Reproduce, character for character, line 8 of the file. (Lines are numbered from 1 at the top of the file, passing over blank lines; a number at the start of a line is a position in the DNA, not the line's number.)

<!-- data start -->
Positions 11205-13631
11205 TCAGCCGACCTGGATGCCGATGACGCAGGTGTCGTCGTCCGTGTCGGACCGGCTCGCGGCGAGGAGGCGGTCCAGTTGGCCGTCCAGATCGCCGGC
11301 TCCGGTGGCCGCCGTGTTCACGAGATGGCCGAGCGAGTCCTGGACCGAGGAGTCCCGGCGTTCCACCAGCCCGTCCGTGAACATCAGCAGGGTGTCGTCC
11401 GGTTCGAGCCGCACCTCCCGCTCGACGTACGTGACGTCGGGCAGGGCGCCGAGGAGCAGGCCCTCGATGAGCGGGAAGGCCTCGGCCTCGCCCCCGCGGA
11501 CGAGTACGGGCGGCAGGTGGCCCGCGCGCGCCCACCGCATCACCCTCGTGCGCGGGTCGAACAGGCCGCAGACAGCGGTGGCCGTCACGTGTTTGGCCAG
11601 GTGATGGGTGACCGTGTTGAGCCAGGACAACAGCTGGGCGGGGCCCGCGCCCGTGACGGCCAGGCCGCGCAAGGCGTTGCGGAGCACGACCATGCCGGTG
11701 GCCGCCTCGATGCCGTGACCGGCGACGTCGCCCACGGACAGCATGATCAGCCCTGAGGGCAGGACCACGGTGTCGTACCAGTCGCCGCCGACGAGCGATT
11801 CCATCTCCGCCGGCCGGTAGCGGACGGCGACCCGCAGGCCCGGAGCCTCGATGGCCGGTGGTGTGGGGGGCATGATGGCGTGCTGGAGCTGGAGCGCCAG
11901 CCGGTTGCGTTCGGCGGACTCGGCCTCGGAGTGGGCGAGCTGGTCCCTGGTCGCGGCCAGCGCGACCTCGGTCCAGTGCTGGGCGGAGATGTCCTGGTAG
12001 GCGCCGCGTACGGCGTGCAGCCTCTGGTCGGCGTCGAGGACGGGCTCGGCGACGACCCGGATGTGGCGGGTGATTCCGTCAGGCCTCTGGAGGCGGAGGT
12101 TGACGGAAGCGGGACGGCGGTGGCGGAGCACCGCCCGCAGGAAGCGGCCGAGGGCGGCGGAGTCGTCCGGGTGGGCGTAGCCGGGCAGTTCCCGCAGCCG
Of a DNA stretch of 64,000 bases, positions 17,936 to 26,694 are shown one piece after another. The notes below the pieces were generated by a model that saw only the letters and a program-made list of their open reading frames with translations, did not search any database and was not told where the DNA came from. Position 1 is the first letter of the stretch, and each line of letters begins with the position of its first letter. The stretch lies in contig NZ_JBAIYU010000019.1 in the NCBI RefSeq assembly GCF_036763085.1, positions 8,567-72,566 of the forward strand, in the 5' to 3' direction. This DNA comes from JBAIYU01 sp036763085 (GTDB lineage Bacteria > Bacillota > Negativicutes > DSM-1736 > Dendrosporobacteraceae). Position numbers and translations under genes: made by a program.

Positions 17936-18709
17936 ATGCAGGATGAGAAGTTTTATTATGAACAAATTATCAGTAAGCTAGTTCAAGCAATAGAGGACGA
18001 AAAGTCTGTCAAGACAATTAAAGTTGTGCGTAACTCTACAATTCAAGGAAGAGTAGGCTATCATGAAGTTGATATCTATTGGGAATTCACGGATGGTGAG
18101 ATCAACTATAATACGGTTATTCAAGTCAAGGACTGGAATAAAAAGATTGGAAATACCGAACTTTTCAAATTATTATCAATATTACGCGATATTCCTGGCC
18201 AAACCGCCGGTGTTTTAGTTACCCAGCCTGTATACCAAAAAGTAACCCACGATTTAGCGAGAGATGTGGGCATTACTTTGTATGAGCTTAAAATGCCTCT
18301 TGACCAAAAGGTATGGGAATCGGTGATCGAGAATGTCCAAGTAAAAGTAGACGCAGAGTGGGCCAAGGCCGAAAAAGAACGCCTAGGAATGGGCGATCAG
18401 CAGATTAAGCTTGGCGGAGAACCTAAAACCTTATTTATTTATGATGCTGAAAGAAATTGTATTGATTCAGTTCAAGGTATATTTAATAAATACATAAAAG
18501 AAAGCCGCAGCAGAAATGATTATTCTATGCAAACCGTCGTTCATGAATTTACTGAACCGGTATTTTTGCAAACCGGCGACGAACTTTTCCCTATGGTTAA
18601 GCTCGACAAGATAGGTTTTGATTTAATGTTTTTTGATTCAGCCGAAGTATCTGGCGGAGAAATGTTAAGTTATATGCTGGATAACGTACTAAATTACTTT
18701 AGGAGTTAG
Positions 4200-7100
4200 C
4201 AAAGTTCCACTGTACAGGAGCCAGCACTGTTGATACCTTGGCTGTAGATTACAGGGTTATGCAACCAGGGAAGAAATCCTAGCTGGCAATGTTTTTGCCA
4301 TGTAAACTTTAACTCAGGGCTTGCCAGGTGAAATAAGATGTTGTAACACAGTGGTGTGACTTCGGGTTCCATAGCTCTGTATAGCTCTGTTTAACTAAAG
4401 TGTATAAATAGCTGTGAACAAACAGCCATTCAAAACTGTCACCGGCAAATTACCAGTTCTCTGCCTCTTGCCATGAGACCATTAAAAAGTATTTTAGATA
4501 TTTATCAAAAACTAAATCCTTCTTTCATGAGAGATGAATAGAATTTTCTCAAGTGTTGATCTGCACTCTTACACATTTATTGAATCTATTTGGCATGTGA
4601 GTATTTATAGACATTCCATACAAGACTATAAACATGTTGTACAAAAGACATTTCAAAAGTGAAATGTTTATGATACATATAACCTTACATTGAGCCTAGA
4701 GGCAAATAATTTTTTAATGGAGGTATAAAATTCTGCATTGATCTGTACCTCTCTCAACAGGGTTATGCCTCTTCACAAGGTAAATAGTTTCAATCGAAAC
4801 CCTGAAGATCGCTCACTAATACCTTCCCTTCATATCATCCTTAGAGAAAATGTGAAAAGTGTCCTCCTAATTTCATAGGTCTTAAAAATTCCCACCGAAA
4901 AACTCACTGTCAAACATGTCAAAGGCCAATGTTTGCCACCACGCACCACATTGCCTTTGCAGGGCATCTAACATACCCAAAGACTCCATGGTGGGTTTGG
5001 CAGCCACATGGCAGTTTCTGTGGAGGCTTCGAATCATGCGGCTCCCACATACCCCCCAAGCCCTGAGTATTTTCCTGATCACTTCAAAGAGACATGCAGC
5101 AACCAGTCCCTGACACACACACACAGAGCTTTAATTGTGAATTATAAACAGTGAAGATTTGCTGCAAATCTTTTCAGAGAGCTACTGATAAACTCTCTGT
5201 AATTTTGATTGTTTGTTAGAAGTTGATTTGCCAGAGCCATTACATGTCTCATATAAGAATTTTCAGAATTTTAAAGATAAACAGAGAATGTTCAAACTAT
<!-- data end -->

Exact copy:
11801 CCATCTCCGCCGGCCGGTAGCGGACGGCGACCCGCAGGCCCGGAGCCTCGATGGCCGGTGGTGTGGGGGGCATGATGGCGTGCTGGAGCTGGAGCGCCAG